TRADE MARKS ACT 1995
DECISION OF A DELEGATE OF THE REGISTRAR OF TRADE MARKS
IN THE MATTER of Trade Mark Application 1065790 (35, 36) – INTUITA
- in the name of Intuita Pty Ltd and opposition thereto by Intuit Inc.
DELEGATE: Debrett Lyons
REPRESENTATION: Applicant: Colin Lagoon and Steven Barnes
Opponent: Trevor Stevens of Davies Collison Cave, Patent & Trade
DECISION: 2008 ATMO 98
Section 52 opposition: section 59 established since applicant did not use
or intend to use the trade mark
Costs: Applicant to pay opponent’s costs.
1. On 20 July 2005, an application for the trade mark INTUITA was filed by Advanced Technology Environment Control Pty Ltd („the original applicant‟). By deed of
assignment dated 1 January 2006, the application was transferred to Intuita Pty Ltd („the applicant‟).
2. Current details of the application appear below:
Application number: 1065790
Filing date: 20 July 2005
Trade mark: INTUITA
(„the trade mark‟)
Class: 35 Business management, consultancy, organisation and advisory
services; business organisation and management consulting, evaluation of
business affairs, business appraisal services business research, business
information services, event management services, accounting services,
business appraisals, cost price analysis services, marketing and business
development of inventions, lobbying services, organisation of trade fairs,
personnel management and consultancy services, human resource
management services, administration of oil and gas leases, provision of
information in relation to aforementioned services including via a global
Class: 36 Financial services in this class, including (but not limited to)
capital investment and financial management services; commercial
finance and loans, short term money lending, advisory services in relation
to commercial financial matters and commercial trust administration
services, lending against security loan services; investment advice;
infrastructure investment services; financial analysis brokerage for SME
investments; capital investments; charitable fund raising services; real
estate evaluation; provision of information in relation to the
aforementioned services, including via global computer network.
3. The trade mark was accepted for possible registration and advertised for opposition purposes on 17 November 2005. Intuit Inc. („the opponent‟) then filed a Notice of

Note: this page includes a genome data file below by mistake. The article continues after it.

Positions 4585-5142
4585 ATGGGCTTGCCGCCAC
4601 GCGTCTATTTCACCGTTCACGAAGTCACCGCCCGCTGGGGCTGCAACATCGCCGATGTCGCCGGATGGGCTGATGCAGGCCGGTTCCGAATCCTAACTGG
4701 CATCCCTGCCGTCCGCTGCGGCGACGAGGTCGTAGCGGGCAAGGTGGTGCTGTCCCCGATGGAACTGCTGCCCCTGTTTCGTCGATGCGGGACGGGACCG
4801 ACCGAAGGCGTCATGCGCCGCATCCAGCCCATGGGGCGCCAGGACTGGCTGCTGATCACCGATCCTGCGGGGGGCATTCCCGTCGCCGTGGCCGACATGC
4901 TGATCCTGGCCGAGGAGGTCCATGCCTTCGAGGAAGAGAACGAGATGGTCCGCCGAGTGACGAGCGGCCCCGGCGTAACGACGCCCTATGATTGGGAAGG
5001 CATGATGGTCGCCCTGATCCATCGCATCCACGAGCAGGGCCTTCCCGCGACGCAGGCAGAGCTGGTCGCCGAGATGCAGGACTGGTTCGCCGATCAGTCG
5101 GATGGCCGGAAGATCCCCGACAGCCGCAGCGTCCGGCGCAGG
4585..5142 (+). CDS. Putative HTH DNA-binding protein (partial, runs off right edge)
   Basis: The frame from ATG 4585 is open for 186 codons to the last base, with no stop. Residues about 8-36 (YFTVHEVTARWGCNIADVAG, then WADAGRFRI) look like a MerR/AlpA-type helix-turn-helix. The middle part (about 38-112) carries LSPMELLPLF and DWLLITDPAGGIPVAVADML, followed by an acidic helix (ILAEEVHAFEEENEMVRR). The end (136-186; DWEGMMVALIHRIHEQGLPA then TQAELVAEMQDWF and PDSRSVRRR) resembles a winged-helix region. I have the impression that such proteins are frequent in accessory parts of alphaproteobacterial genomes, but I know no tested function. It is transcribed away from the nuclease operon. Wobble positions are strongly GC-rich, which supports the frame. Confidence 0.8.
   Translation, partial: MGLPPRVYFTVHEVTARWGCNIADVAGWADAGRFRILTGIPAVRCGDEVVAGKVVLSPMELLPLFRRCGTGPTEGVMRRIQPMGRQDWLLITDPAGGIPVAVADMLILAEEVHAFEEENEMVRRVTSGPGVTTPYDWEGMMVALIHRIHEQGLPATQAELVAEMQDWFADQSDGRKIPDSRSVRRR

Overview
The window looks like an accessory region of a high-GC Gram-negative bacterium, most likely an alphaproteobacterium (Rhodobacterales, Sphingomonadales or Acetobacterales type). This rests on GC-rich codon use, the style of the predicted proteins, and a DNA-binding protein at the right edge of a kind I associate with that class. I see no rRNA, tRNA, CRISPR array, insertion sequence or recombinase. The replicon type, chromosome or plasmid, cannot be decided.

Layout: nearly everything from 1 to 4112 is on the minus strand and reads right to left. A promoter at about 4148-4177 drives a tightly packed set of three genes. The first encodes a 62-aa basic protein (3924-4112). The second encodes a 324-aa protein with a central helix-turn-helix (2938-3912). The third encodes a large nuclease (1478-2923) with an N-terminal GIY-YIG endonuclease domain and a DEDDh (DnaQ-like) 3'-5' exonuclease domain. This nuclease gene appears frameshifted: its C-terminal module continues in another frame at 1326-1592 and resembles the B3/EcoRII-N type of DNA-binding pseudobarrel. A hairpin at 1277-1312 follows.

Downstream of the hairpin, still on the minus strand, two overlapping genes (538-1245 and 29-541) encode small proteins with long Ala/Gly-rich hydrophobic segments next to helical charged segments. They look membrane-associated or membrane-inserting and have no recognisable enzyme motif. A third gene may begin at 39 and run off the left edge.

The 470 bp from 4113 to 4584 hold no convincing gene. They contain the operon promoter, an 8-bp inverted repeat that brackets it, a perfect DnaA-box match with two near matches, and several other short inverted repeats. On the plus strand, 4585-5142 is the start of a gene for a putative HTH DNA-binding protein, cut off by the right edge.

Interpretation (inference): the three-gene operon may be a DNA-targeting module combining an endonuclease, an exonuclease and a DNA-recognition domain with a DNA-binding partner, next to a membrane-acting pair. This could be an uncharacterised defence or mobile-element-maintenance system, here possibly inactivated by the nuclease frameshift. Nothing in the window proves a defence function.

Opposition under section 52 of the Trade Mark Act 1995 („the Act‟), opposing the
registration of the trade mark.
4. The parties served and filed evidence in accordance with the Trade Mark Regulations
5. The opponent asked to be heard and the matter came before me, Debrett Lyons, as a delegate of the Registrar of Trade Marks, in Brisbane on 2 September 2008. The applicant was represented by Colin Lagoon and Steven Barnes, both directors of the applicant company. The opponent was represented by Trevor Stevens, solicitor and trade mark attorney, of Davies Collison Cave.
Notice of Opposition
6. The Notice of Opposition cites every ground of opposition available to the opponent under the Act however at the hearing Mr Stevens only pressed those grounds of opposition under section 44 (conflicting trade mark), section 59 (no intention to use the trade mark); section 60 (prior trade mark with a reputation) and section 62 (trade mark accepted on the basis of evidence or representations that were false in material particulars).
7. For the sake of completeness, I treat the remaining grounds listed in the Notice of Opposition as having not been established.
8. The written evidence in support of the opposition consists of material that I will not list exhaustively. In what follows I will discuss those parts of it that are relevant.